While the Navy Seals are one of the world’s most feared fighting forces, much of their training is kept hidden from the public eye. While it is impossible to know exactly what the Navy Seals of today are up to behind closed doors, we can look to Veterans and training programs of the past to help us figure out what methods and styles serve them well on the fields of battle.
In this article, we are going to look at the street fighting skills, philosophy, and methods that the Navy Seals employ in their training.
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- Notes on Self-Defense and Why We Look to the Military
- What the Navy Seals Train
- Where You Can Learn
Notes on Self-Defense and Why We Look to the Military
Before we can understand why the SEALS and other Special Forces train the way they do, there are a couple of concepts we need to understand:
Street Fighting Arts Versus Sport Fighting
One thing to reinforce before we move forward is that street fighting IS NOT sport fighting. This is something the SEALs take to heart. There is a lot of overlap, and they may look similar from the outside, but they are absolutely different beasts. Once people start poking eyes, biting, kicking the groin, etc. many tactics and methods used in the UFC or MMA are no longer nearly as effective.
At the same time, a fat guy thinking he is going to simply poke a super athlete in the eye and neutralize him in a life and death situation is lying to himself. It is about understanding what “no rules” really means and training your body and tactics appropriately.Think about it this way: Many MMA fighters can take haymakers and kicks to the head for 5 rounds. However, a simple eye poke has more than once made the toughest fighters take a seat and discontinue fighting immediately. This is a simple case of just how much more effective “street” target areas can be.
Most ‘street’ or practical self-defense arts like those employed by the SEALs will use delivery systems like kickboxing or Wing Chun to quickly attack the eyes, throat, groin, etc. of an opponent repeatedly and effectively. The goal changes from trying to render an opponent unconscious with approved blows, to trying to disable and hurt them however possible.
Another aspect is blades and firearms. Most good street fighting arts will address blades and other weapons, something not found in sports but arguably the most relevant to saving your life.
I was at a seminar recently where Burton Richardson was speaking. This guy has spent decades doing everything from stick fighting in Africa to Brazilian Jiu-Jitsu with the Machado Brothers, to training top MMA fighters.
He made a very good demonstration about how some sports training is more likely to get you killed since many moves and methods don’t take into account the possibility of blades and dirty tactics. A grappler who pulls guard, or a muay Thai fighter who grabs a clinch only to find out his opponent has a knife is going to have a bad day.
Now don’t get it wrong; sports like Boxing and Brazilian Jiu-Jitsu (BJJ) are ABSOLUTELY effective in a street fight but remember they are methods of fighting fair. They train you to have limitations. Spending some time training those skills for a true self-defense scenario can go a long way. A boxer who learned to use his skills to gouge your eyes and chop your throat, or a grappler effective at holding you down and using an impromptu weapon for a coup de grâce — now that is truly scary.
Jocko Willink (a former Navy Seal and now media personality) says that the first thing he would train with is a gun and concealed carry, then BJJ. He even talks about how he used BJJ to tap out another SEAL who was highly trained in another art.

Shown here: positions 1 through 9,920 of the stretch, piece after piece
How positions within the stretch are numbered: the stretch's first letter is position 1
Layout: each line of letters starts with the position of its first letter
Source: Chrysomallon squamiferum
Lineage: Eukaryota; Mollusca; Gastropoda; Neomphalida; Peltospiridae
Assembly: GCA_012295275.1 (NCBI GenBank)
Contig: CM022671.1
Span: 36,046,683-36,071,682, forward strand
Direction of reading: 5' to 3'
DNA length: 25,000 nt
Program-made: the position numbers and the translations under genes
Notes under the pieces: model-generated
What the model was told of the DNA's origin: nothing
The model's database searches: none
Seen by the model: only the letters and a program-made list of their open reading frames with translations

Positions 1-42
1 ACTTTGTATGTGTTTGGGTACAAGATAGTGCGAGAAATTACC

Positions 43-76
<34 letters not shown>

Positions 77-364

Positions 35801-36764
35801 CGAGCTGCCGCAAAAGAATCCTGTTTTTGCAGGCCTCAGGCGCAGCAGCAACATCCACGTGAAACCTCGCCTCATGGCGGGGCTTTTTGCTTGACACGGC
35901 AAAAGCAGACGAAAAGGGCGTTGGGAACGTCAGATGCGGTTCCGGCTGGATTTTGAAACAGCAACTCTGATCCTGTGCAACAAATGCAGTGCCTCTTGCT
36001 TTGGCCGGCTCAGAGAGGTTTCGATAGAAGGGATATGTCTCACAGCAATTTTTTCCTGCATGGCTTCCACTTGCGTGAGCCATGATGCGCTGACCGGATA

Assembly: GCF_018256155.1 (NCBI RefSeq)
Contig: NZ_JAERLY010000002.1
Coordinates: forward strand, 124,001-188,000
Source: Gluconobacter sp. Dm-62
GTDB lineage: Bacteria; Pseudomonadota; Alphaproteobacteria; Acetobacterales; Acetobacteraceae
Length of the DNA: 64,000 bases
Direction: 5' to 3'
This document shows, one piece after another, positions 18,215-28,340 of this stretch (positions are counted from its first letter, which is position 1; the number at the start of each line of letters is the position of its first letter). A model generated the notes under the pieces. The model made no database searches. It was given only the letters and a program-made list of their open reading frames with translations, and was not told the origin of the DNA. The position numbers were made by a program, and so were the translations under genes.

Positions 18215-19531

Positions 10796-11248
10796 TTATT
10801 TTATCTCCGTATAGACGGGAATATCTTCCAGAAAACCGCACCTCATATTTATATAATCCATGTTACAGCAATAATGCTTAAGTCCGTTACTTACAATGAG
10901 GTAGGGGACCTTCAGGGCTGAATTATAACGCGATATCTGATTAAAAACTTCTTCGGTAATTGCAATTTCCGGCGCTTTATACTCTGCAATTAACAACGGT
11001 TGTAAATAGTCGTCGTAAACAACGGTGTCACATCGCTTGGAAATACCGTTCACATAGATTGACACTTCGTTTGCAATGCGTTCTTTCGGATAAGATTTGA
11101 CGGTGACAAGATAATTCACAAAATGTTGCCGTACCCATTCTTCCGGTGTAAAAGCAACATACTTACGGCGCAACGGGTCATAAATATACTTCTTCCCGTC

While this actually is great advice, it can be misleading for some who think that Jiu-Jitsu must be all that the Seals learn. As stated before, Jiu-Jitsu is amazing and is necessary for anyone serious about self-defense, but it is much less useful against two people. Even more so if one of those two people has a pocket knife or a screwdriver.
Even Jocko would say (or he should) that the last thing you want to do in a chaotic and deadly environment is to start rolling around on the ground where you are immobile and can have your head stomped in or squashed (luckily, learning Jiu-Jitsu also gives you the tools to get back on your feet quickly).
What is important to note, however, is that if you don’t take the time to learn grappling, you will be completely at the mercy of someone who is proficient in it — and that is a very scary prospect for a warrior.
Finding What Works in ‘The Street’
The last ten years have seen an absolute explosion of different martial arts systems and methods appearing — some quite clearly better than others (and some completely nonsense). So it is impossible to provide a critique and an opinion on every art that is now out there — so how do we figure out which ones are legit and which ones are not?
Luckily, one of the richest, largest, and most expensive organizations in the world has spent quite a bit of time trying to figure that out. The U.S. Military.
For example, The military was incorporating Jiu-Jitsu into their training about 60 years before the average American had even seen an MMA bout.
Nobody has a better incentive to get the training right the first time than someone who may soon be fighting for their life. By seeing the methods they have employed, we can get an idea of what styles can really work to save our lives.
We should note that the standard hand-to-hand training given to your basic soldiers and marines is more or less just a quick overview of basic strikes, throws and grabs. (About a decade ago, I was certified as a lower-tier Marine Corps martial arts [MCMAP] instructor. It’s important to understand arts like that are designed to train large numbers of marines very quickly and lack the depth found in other arts past a certain point.)
Conversely, units like the Navy Seals have the funding and the training time to get more specialized and can really spend the time becoming proficient across the board. This allows them to both learn multiple arts and develop much more comprehensive skills.